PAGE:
So also of another essential doctrine. It must be perfectly apparent, that according as the doctrine of the Trinity is believed, or disbelieved, will the views of men be regulated as to the deity of the third person-the Holy Ghost; and according as the doctrine of the deity of the Holy Ghost is believed, or denied, will the views of men be regulated as to his agency in the change and sanctification of the heart. This also is the theory, so far as this point is concerned, and what is true in the theory, is also discovered to be true in point of experience: for wherever the doctrine of the Trinity is denied, the doctrine of the deity of the Holy Spirit is denied, and his power to change the heart is denied, and it is also found, that the very necessity of the change is denied. Here then, my friends, is the deep practical importance of the doctrine of the Trinity; it is inseparably connected with the divinity of Christ and the merit of his sacrifice, and his ability to save sinners. It is inseparably connected with the divinity of the Holy Spirit, and his power to change and purify the heart. It cannot, therefore, be a small matter. It cannot be a matter about which the least indifference is excusable. It cannot be a matter about which it is lawful to have an erroneous idea, because every error lies at the root of an essential doctrine of the faith of the Gospel, and tramples upon eternal truth.
These then, my friends, are the reasons which, as
practical inferences from the doctrine of the Trinity, show the infinite importance of the subject. Its denial strikes at the foundation of our hopes as immortal beings. A mistake here, is or may be fatal. As the denial of the doctrine of the Trinity denies the deity of the Son and of the Holy Ghost, it denies the peculiar worth and offices of both. It thus shuts the trembling, anxious sinner, from that divine refuge which is provided for him; and it bids him trust in an arm of flesh. Miserable refuge this for Scripture says, "Cursed is every man that trusteth in an arm of flesh, or maketh man his confidence." You hush the voice of the Spirit, whether of conviction, or of comfort, or of sanctification, and you leave the sinner without a guide and without a comforter. Where the doctrine of the Trinity is denied, with its correlative doctrines, no breath of spiritual life passes through the valley of death, no star of Bethlehem guides the inquiring mind to Jesus.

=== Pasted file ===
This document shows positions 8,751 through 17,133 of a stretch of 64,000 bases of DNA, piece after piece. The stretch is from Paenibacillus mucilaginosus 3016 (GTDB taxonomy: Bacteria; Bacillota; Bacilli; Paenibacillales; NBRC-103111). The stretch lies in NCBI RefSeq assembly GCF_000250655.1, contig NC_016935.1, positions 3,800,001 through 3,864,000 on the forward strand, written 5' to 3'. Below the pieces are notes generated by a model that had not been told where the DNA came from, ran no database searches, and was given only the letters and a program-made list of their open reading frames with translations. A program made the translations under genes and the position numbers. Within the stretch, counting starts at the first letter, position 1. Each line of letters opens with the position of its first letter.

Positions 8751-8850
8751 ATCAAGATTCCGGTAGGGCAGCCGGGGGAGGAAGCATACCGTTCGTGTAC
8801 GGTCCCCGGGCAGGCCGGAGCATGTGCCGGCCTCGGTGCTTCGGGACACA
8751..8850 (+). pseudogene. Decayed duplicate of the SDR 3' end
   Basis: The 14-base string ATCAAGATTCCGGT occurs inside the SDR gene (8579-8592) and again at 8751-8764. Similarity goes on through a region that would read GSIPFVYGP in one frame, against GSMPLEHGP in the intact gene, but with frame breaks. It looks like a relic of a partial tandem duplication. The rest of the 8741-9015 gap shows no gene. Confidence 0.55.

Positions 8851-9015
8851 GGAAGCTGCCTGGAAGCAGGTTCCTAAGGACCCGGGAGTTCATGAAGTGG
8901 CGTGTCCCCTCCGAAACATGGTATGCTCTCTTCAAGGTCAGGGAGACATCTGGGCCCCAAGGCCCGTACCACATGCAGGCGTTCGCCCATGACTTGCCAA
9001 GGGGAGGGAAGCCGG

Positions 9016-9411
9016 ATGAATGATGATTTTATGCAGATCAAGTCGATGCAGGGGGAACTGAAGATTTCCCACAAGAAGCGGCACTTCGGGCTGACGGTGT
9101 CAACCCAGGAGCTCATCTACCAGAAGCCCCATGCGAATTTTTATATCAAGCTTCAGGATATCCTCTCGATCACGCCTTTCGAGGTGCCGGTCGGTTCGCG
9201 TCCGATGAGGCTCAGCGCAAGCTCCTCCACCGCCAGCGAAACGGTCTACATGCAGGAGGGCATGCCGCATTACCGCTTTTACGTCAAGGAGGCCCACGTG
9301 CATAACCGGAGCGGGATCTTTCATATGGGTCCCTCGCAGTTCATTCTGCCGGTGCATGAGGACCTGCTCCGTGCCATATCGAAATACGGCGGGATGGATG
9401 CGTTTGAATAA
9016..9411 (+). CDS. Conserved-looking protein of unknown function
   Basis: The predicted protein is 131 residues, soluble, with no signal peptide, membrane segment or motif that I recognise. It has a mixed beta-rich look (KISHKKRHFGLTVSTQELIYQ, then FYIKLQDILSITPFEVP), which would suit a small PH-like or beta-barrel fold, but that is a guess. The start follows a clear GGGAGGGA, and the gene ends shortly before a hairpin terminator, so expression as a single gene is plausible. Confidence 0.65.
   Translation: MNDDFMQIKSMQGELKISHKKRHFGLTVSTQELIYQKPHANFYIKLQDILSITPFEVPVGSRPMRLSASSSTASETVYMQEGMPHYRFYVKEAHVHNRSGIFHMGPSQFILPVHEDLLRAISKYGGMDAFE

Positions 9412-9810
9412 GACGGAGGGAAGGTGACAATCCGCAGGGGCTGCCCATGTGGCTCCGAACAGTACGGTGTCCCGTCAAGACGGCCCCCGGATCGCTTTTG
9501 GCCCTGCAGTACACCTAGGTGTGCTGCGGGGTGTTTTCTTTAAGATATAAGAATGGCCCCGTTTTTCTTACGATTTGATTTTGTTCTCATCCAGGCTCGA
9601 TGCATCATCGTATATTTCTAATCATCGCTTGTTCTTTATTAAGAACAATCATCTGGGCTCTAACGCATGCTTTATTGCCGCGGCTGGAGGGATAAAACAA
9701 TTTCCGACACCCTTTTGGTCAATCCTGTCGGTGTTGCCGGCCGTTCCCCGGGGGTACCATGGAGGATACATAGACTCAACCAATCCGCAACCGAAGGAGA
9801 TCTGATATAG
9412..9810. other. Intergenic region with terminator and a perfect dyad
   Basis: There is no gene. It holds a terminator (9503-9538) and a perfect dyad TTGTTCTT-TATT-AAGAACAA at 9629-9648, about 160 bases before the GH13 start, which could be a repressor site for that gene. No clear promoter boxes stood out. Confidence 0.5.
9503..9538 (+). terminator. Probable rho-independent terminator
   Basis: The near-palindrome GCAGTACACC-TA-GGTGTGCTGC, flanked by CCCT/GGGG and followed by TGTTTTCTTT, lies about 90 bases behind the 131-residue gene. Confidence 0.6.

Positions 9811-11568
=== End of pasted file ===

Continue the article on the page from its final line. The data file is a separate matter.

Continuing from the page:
But, my friends, I stated to you that there were not only practical inferences to be drawn from the doctrine, but practical inferences from the discussion. I have noticed those drawn from the doctrine. I now take up, for a few moments, those drawn from the discussion; and
1st. No article of our holy religion has any thing to fear from the spirit of deep and earnest investigation. This is confessedly an age in which the spirit of deep investigation has been most remarkably awakened; and some have feared that truth might be injured by the boldness of man's speculations. Of this there is no danger. Many a man may lose his soul, led on to ruin by the boldness, or rather rashness of his own speculations; but if mil
lions thus choose to lose their souls, truth will prevail. I use for a moment the language of another, "If there be a sentiment in the Bible which invites. inquiry on the ground of evidence, it is the doctrine of the Trinity. It is built on no preconceived opinions of the mode of the divine existence." This it leaves as a matter neither of belief or unbelief. The stand which it takes is this: If the Scriptures are divinely inspired, the declarations which they contain may be regarded as ultimate facts, having the same relation to moral, which the phenomenon of nature have to physical science. The doctrine of the Trinity, being shown to be a fair inference from these declarations, can therefore no more be shaken by investigation, than can the theory of Newton concerning the visible universe.
Once more: The only remaining practical inference which arises from the discussion is, that the view I have taken of this subject of the Trinity, and it applies to all the other mysteries of the Scriptures, strips off the scanty, yet specious covering of infidelity, and forces it to stand out to observation in its own native nakedness. This is where we want to see it, and then we can examine it and ascertain what it is made of. Hitherto some have doubted, whether the denial of the doctrine of the Trinity, and others connected with it, was or was not absolute infidelity; and this might well be doubted, as long as you would leave those who denied the doctrine to shelter themselves under the specious plea, that they could not believe it, because it was incomprehensible. The true course to be pursued demolishes this scaffolding. Henceforth, if I find a denier of the doctrine of the Trinity, I hold with him this colloquy. The